• How has child loss impacted your faith?
  • The shepherds praised the Lord because everything the angel told them was accurate. Has your personal experience affirmed the truth of Scripture?
  • Can you find reasons to praise the Lord even here, even now?

PRAYER:

Father God,

You are the Almighty God, the King of the Universe, Creator and Sustainer of life. You know the end from the beginning. You are working all things for my ultimate good and for Your glory.

But it’s hard to walk along a path when I can’t see far ahead. Sometimes it’s a struggle to trust and not be afraid. I do ponder things in my heart. I want to make sense of what You are doing (at least what I think You are doing) and what I’m feeling.

Help me lean into your truth, to trust your heart even when I can’t trace your hand. I believe, help my unbelief!

Thank You for every evidence that points my heart in the right direction. Thank You for showing me more of yourself. Teach me to praise You for all You are and not only all You do.

Amen

Another Christmas: 25 Practical Ways to Give Holiday Hope to the Grieving


This is the seventh Christmas without Dominic. There really are no words to describe the intersection of holiday cheer and another milestone in this journey of child loss.

I’m not sad all the time-far from it. Often I am very, very happy.

But I will never stop missing him, missing the family we used to be and missing our blissful ignorance of how quickly and utterly life can change in an instant.

And I will never outgrow the need to have others remember him as well, to encourage my heart and the hearts of my family members and to help us make it through another year, another Christmas.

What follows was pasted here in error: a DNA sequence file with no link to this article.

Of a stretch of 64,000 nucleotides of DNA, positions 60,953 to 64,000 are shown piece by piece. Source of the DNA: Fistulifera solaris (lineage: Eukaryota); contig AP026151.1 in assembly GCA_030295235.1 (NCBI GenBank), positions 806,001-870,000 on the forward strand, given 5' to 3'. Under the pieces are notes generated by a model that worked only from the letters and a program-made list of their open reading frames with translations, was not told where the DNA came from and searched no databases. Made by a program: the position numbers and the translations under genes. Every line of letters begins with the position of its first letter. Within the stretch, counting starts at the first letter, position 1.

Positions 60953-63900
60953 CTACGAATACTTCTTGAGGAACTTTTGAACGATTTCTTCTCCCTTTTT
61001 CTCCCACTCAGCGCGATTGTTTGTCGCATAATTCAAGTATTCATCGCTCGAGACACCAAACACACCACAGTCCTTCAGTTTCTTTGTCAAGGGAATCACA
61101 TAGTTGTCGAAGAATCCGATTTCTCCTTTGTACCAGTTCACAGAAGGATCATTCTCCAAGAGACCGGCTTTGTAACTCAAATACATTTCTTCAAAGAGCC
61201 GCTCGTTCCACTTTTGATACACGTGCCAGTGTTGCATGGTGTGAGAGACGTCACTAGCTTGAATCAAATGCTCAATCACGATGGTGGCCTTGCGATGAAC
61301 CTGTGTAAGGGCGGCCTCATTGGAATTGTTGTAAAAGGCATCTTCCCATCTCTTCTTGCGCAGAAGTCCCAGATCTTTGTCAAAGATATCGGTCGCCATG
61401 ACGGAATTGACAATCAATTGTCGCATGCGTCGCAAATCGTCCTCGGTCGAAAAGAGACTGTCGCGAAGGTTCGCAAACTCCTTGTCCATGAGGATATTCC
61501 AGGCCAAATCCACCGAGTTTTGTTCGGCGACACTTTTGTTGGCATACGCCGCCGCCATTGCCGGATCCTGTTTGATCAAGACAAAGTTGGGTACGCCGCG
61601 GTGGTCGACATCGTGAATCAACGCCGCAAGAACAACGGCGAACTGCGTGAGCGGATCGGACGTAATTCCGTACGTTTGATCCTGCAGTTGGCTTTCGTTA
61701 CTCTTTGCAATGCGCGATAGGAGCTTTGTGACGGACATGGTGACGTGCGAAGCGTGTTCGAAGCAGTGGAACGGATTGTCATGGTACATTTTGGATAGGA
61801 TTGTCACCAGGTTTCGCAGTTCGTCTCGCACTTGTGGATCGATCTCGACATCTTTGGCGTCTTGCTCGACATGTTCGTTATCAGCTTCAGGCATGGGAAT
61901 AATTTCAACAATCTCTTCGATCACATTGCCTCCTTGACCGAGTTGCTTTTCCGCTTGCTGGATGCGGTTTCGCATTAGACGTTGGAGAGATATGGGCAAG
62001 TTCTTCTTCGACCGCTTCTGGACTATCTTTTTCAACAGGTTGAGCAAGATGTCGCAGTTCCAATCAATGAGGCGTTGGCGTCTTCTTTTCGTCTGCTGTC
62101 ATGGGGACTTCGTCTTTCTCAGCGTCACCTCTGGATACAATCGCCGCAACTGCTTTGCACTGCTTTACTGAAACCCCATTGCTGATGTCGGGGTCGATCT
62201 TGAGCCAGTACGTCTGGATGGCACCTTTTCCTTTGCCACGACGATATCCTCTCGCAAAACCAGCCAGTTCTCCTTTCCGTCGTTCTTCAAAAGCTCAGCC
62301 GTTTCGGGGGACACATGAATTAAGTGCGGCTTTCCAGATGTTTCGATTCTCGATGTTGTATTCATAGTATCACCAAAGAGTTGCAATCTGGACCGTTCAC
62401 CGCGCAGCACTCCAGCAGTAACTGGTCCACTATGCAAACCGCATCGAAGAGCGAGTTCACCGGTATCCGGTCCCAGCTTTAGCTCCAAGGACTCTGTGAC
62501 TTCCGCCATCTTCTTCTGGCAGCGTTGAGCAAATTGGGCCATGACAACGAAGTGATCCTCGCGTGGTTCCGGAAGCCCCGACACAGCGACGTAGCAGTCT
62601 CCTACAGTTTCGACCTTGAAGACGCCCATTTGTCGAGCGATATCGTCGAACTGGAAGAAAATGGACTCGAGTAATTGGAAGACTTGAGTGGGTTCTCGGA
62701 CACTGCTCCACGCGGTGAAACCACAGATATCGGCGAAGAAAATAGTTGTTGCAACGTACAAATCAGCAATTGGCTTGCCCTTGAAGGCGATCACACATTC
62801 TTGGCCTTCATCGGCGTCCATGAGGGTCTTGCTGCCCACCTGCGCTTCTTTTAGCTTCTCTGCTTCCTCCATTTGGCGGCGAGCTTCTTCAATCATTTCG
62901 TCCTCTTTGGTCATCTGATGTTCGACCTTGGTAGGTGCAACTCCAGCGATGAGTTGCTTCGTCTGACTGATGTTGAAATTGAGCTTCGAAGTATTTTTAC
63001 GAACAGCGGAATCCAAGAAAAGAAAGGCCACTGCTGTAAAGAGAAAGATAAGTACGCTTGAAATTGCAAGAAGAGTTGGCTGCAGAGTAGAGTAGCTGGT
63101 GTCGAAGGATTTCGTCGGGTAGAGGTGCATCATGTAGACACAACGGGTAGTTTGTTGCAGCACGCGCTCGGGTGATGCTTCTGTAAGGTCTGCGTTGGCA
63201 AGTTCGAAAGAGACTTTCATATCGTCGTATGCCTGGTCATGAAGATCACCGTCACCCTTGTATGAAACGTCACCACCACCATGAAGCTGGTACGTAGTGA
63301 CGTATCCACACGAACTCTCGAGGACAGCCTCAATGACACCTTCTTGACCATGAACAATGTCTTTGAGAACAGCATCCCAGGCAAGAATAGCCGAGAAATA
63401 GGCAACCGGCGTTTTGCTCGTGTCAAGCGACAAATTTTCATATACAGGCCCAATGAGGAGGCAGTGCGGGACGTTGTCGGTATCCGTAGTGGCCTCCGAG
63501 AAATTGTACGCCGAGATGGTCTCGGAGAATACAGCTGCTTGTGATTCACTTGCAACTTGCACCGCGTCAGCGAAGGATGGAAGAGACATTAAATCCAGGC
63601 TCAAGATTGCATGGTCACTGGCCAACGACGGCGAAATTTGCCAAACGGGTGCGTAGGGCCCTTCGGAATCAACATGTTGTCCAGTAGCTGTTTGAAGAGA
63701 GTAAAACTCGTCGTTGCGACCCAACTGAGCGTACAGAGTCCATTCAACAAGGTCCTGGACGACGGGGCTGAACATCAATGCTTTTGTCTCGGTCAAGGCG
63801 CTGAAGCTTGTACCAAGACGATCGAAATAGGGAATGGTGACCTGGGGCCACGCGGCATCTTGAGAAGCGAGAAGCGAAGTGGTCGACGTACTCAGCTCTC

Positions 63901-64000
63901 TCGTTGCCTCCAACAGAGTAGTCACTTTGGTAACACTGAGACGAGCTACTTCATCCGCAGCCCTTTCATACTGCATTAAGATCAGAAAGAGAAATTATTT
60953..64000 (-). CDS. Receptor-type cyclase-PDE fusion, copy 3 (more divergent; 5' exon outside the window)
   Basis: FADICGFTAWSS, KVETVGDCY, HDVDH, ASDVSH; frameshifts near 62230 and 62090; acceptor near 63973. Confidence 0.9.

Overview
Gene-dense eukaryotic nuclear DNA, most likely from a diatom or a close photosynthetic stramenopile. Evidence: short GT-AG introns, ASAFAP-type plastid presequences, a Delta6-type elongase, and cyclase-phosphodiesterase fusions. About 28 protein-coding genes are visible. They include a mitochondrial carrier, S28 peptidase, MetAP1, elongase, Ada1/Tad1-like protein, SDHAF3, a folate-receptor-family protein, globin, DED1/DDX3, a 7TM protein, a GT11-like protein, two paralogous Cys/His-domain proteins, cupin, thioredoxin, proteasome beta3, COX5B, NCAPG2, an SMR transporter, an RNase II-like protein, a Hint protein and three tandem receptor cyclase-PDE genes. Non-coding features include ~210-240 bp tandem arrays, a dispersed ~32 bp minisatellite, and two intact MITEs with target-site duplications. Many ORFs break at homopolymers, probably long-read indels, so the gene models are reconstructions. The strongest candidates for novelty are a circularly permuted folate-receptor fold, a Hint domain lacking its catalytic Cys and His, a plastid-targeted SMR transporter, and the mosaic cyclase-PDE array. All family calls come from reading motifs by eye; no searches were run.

Here are some great ways to do it:  25 Ways to Give Holiday Hope to the Grieving

My Goodness! Why Is Christmas SO Hard???

I first shared this a few years ago when I really thought I should have reached a place in my grief journey where holidays weren’t as difficult as they were at first.

But what I realized then and what has been confirmed since is that every year has new and unique situations that make Christmas a fresh challenge each time.

This year is particularly difficult since our family will not be able to spend it together due to the pandemic. It makes an already melancholy season even more so.

As the seventh Christmas without Dominic rapidly approaches, I am pondering the question:  “Why, oh why, is Christmas so hard?” 

I think I’ve figured out at least a few reasons why.

For me, probably THE biggest reason Christmas is hard is because it throws off the routine I depend on to shepherd my heart through a day.  It’s easiest for me to manage when I have at least a couple of hours of quiet time each morning.  I need those silent moments to let my heart feel what it needs to feel, to cry if I must and to orient my thoughts after, once again, “remembering” that Dominic isn’t here.